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Hybrid tomatoes, yellow watermelons all on show at horticulture fair 

Tomatoes are normally prone to Tomato Leaf Curl Virus (ToLCV), Bacterial Wilt (BW) and Early Blight (EB). “These diseases force farmers to quit tomato farming.

Published: 06th February 2020 06:53 AM  |   Last Updated: 06th February 2020 07:11 PM   |  A+A-

A new variety of watermelon on display at a horticulture fest in Bengaluru on Wednesday

A new variety of watermelon on display at a horticulture fest in Bengaluru on Wednesday | Saptarshi Mukherjee

By Express News Service

BENGALURU: New hybrids of fruits, vegetables and flowers and state-of-the-art technology were part of the the National Horticulture Fair, organised by the Indian Institute of Horticultural Research (IIHR) on Wednesday. Over 10,000 farmers, stakeholders and enthusiasts visited the fair.Arka Rakshak, a disease-resistant tomato hybrid, developed by Dr H.C. Prasanna, Prinicipal Scientist, Genetics, is the first triple-disease resistant tomato F1 hybrid in the country.

Tomatoes are normally prone to Tomato Leaf Curl Virus (ToLCV), Bacterial Wilt (BW) and Early Blight (EB). “These diseases force farmers to quit tomato farming. It was developed by crossing an advanced breeding line from IIHR with another breeding line from the Asian Vegetable Research and Development Centre (AVRDC), Taiwan.  This variety yields about 140 tonnes per hectare and stays firm for up to 20 days,” said Prasanna.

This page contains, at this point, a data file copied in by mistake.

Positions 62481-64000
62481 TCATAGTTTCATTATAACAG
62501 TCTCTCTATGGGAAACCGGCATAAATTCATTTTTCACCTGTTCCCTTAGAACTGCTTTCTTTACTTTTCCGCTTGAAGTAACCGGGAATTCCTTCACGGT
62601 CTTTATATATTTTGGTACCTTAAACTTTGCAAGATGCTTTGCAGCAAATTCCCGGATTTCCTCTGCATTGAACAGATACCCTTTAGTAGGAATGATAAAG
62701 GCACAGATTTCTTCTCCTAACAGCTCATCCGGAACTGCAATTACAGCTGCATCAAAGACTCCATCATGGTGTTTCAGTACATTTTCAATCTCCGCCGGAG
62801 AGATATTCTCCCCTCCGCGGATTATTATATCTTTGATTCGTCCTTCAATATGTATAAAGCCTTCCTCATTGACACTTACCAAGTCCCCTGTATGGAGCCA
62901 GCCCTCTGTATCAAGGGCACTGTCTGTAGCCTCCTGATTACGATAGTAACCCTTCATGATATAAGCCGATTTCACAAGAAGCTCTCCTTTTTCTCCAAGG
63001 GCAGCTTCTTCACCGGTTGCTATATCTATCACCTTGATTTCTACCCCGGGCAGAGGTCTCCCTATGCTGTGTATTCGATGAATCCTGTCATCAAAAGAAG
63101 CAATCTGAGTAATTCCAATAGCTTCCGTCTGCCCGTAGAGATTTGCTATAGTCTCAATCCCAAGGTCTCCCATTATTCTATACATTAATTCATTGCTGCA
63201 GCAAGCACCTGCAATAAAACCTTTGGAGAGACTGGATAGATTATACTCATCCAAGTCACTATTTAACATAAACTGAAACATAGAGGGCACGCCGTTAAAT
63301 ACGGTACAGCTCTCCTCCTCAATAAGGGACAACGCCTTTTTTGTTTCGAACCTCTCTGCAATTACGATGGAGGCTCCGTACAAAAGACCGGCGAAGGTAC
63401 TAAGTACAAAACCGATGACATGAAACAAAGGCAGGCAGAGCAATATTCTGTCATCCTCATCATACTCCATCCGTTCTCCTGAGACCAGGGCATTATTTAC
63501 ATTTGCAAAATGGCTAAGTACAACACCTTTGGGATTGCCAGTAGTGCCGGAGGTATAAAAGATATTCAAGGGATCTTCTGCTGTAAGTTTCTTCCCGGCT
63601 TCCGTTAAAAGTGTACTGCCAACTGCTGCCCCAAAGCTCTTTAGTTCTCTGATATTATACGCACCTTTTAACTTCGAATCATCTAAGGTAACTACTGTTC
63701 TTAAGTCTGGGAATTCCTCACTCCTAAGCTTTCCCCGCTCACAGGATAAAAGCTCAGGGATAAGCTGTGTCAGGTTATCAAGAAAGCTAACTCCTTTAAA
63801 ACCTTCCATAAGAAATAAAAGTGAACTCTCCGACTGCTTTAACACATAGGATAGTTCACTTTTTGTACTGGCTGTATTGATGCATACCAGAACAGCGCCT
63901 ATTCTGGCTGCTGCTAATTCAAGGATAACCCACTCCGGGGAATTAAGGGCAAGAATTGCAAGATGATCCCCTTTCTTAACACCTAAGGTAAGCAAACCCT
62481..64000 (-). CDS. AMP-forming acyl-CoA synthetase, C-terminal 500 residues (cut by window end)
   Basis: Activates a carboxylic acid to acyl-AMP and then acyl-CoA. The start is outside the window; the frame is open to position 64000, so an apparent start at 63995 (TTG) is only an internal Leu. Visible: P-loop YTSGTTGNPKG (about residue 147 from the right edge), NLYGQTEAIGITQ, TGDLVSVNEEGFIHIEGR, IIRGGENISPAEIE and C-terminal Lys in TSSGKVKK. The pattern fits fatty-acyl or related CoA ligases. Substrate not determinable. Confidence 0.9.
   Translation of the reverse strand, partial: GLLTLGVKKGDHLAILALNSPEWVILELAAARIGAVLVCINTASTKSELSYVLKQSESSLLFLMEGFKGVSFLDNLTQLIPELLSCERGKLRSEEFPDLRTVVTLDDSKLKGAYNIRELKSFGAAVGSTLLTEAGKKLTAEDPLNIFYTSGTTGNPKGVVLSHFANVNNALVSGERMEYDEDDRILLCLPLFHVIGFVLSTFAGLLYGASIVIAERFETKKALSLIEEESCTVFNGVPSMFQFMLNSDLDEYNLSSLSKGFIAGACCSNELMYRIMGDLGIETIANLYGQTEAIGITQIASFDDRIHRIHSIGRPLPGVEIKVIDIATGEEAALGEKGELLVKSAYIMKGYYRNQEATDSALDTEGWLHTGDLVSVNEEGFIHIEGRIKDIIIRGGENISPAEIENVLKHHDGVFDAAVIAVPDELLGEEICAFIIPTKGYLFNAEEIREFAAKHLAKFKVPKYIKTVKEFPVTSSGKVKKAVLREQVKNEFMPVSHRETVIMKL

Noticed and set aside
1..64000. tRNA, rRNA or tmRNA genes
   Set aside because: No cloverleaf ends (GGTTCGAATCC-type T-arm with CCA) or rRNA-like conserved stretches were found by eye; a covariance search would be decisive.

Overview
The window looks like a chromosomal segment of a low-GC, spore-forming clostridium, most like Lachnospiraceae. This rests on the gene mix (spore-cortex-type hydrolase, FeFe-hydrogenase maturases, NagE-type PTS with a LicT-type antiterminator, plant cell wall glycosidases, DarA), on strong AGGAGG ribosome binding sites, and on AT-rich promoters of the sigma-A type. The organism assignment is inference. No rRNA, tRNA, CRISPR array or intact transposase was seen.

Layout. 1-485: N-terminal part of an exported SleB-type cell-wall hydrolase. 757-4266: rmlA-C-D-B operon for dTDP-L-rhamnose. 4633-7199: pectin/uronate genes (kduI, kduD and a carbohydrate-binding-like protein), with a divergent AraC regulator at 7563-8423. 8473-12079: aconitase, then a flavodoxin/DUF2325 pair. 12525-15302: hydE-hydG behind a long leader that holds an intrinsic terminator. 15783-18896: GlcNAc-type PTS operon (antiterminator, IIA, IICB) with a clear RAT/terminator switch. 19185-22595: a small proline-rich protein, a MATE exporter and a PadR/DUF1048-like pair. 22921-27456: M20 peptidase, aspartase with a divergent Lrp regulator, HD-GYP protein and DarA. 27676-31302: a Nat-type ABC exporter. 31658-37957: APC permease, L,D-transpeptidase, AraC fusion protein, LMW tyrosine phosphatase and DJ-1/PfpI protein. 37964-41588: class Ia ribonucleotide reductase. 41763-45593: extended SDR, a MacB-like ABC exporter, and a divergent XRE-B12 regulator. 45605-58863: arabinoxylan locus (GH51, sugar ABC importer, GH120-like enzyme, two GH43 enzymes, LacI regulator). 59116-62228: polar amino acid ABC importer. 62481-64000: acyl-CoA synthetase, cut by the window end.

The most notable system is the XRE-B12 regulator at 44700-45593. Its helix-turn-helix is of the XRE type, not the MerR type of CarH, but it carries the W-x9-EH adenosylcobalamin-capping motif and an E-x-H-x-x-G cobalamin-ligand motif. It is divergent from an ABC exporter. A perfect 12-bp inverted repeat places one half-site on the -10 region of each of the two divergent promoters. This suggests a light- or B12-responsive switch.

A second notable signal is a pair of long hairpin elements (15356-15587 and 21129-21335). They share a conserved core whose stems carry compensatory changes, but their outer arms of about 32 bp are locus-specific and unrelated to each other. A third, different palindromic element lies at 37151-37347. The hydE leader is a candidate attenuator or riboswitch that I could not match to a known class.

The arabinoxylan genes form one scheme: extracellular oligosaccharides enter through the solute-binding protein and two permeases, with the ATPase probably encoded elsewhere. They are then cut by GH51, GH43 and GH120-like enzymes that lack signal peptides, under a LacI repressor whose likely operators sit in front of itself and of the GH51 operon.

Arka Poorna, a high-yielding guava hybrid was developed by C. Vasugi, Principal Scientist from the Fruit Crops Division. “It is a progeny selection of the cross Purple local X and Allahabad Safeda (one of the largest guavas in the country). This guava has less seeds and thick pulp. It is suitable for both table and processing,” she said.

Different brinjal genotypes were tried as rootstock for Arka Rakshak and it was found that Arka Neelkant variety of brinjal is efficient and suitable to combat flooding in tomato. The other invention is with African marigold, which is very popular among farmers in the country. But the problem is that farmers have to buy seeds every time they want to grow. To avoid this, hybrids like Arka Agni, Arka Bangara-2 and Arka Bangara have been developed. “In these varieties, farmers can just use the cuttings of the plants to get the same produce. They don’t have to keep investing on seeds. Flowering starts from 40-45 days and continues for 60 days. The yield potential is between 8 and 10 tonnes per acre,” said Dr Tejasvini Prakash, Principal Scientist.

IIHR has launched an online portal for selling seeds developed by the institute. A mobile app, Arka Bagwani will help farmers get information on new technology, seeds, planting schedules.Dayanand P., a technical officer with the IIHR division of post-harvest technical and agricultural engineering, has developed an automatci motor-based tricycle to help vendors. It costs Rs 70,000 and is yet to be commercialised,” he said.



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